On 8 February 2013 the Mutawa (Saudi religious police) arrested 53 Ethiopian Christians at a worship service in the rented home of one of them in Dammam, the capital of the Eastern Province.
According to a close relative of one of the Christians, the 46 women and six men – including three church leaders – were arrested at about 10 am, and the three church leaders – two women and one man – were produced in an Islamic court in Dammam the same day. The authorities alleged that they were converting Muslims to Christianity. Two of the Christians who have residential permits are likely to be released, and it is expected that the others will be deported.
Dammam is a large metropolitan, industrial area, a major seaport and a commercial centre for the eastern part of Saudi Arabia. It is rich in oil and natural gas. The numerous visitors or expatriates in the region are not granted religious freedom. The Saudi government claims that its policy is to allow foreign workers to worship privately in their homes, but this right is not defined in law, and in practice the Mutawa hunt out and punish Christians praying together privately; the only safe place is within Western walled compounds.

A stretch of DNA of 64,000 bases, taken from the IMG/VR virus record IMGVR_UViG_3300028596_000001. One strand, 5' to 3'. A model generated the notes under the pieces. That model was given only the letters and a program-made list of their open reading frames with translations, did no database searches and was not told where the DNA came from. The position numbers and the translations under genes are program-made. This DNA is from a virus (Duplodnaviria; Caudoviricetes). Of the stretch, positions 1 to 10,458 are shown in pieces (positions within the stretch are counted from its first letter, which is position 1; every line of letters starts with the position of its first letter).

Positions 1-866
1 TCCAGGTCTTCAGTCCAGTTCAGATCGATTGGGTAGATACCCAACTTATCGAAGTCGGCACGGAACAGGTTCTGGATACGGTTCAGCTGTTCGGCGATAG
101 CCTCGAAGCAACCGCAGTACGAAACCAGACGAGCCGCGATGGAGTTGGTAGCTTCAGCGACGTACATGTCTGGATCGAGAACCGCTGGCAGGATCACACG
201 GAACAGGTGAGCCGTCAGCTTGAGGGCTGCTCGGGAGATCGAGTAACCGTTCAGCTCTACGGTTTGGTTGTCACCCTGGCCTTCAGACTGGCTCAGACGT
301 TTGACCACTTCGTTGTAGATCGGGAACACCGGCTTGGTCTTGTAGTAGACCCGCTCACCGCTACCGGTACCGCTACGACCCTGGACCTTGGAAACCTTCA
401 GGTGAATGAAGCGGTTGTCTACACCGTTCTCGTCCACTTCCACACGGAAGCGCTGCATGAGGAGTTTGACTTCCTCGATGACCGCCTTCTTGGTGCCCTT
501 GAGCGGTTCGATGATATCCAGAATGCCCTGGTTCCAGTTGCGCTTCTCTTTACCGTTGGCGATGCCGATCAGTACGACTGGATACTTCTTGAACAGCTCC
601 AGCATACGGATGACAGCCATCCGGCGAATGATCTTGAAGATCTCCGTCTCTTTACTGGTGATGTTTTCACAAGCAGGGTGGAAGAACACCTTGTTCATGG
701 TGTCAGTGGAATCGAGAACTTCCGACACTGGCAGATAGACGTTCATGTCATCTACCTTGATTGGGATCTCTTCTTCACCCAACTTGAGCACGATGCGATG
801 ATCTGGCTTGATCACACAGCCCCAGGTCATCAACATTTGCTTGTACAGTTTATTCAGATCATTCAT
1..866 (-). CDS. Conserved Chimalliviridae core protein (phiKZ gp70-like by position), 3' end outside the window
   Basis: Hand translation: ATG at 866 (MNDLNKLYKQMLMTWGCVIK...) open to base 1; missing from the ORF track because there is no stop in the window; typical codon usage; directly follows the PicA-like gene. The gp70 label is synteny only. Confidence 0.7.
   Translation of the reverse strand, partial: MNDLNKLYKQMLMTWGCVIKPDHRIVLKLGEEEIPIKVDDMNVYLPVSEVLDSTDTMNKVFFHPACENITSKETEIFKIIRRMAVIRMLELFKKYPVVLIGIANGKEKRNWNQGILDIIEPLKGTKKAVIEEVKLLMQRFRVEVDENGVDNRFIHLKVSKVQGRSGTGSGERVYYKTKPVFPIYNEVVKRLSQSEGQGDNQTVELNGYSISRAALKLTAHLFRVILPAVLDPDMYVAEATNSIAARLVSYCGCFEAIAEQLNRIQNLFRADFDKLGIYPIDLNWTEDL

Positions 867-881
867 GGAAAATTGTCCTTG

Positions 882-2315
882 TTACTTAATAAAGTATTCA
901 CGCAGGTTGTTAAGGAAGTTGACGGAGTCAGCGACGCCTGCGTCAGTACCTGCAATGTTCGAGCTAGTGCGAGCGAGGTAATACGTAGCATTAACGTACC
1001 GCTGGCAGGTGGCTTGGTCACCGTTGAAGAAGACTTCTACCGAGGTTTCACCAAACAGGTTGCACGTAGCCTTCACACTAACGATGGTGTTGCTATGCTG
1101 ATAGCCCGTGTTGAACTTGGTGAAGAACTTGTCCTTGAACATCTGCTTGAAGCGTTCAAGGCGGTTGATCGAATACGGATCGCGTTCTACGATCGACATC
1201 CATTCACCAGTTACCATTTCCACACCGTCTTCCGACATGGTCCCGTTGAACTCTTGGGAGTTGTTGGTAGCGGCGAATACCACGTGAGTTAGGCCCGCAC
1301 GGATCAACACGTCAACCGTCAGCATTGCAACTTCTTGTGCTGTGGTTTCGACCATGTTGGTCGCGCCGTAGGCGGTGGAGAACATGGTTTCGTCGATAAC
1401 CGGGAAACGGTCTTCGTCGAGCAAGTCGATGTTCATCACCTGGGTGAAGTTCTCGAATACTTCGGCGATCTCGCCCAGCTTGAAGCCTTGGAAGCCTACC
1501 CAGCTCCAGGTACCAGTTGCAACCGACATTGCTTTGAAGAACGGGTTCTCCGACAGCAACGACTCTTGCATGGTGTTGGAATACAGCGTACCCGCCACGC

“We call on Saudi authorities to treat all those arrested with dignity, and release them immediately as there is apparently no evidence for any offence against them,” said Godfrey Yogarajah, Executive Director of the World Evangelical Alliance Religious Liberty Commission. “Arrest of believers for peacefully gathering for worship goes against the spirit of Saudi Arabia’s promotion of inter-religious dialogue in international fora.”
Ethiopian Christians arrested in December 2011
In December 2011, the Saudi police raided a private prayer vigil in Jeddah and arrested 35 Ethiopian Christians. During their imprisonment they were pressurised to become Muslims, and the women were subjected to arbitrary body cavity searches. Eventually the Christians were deported in 2012, the last of them on 1 August.
U.S. Commission on International Religious Freedom report
The U.S. Commission on International Religious Freedom in its 2012 annual report noted that the Saudi government had failed to implement a number of promised reforms related to promoting freedom of thought, conscience and religion or belief. The report stated, “The Saudi government persists in banning all forms of public religious expression other than that of the government’s own interpretation of one school of Sunni Islam; prohibits churches, synagogues, temples, and other non-Muslim places of worship; uses in its schools and posts online state textbooks that continue to espouse intolerance and incite violence; and periodically interferes with private religious practice.”